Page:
The Ore Mountains (Erzgebirge), particularly the Fichtelberg above Oberwiesenthal, were once the key training area for GDR skiers, and remain a favourite destination for athletes intent on competing in the Biathlon (cross country skiing plus rifle shooting). - in: http://germanyiswunderbar.com/eastern-germany/germany-holidays-skiing-in-thuringia-and-the-ore-mountains/

Bamberg - Germany

I have several trips planned for Germany and Bamberg is in one of the routes I have already traced. The 1st reason is because it is a UNESCO site and in addition, its historical center looks pretty beautiful and interesting. In this postcard sent by Andrzej there's an area known as Little Venice.

The former fishermen's district in Bamberg's Island City is endearingly known as Little Venice. This district is characterised by half-timbered buildings that prop each other up and by tiny, pretty gardens.
The half-timbered buildings were mainly built in the Middle Ages. They are squashed together along the riverbank, creating a quaint and picturesque scene, with boats floating in the moorings by the front gardens. The river cruise takes you directly past this unique line of houses. - in: http://en.bamberg.info/poi/little_venice-4650/

Saturday, December 17, 2016

AT-298953

An amazing and impressive card. For some reason I've very interested in WWII and I've a few war related card, this one has to be one of my favorites.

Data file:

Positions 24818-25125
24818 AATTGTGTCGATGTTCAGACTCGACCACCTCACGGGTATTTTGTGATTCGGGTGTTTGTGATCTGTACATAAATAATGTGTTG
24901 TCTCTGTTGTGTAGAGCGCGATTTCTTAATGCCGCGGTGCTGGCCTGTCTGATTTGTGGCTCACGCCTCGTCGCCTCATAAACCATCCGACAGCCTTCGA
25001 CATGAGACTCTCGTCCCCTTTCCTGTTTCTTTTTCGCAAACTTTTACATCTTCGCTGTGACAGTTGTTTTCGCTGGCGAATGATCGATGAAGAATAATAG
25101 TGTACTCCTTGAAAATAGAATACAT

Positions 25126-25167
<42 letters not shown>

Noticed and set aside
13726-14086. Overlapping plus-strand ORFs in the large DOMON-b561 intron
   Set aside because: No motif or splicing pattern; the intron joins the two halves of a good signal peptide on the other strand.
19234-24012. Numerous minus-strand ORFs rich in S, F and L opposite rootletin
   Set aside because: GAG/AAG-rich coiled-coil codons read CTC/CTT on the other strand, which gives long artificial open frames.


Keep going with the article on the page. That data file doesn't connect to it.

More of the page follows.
A wrecked fighter plane rusting in front of Berlin’s burned and abandoned parliament building, the Reichstag in 1947.

© KARTENEDITION PAWLOWSKI SOUVENIRS & POSTKARTEN BERLIN
AT-298953, sent by Leni
The Reichstag building was completed in 1894 following German national unity and the establishment of the German Reich in 1871. 
The Reichstag suffered damage and destruction over the course of the 20th century. On 27 February 1933 under mysterious circumstances that still have yet to be explained, the Reichstag caught on fire, destroying the chamber and the dome. The building, having never been fully repaired since the fire, was further damaged by air raids. During the Battle of Berlin in 1945, it became one of the central targets for the Red Army to capture due to its perceived symbolic significance.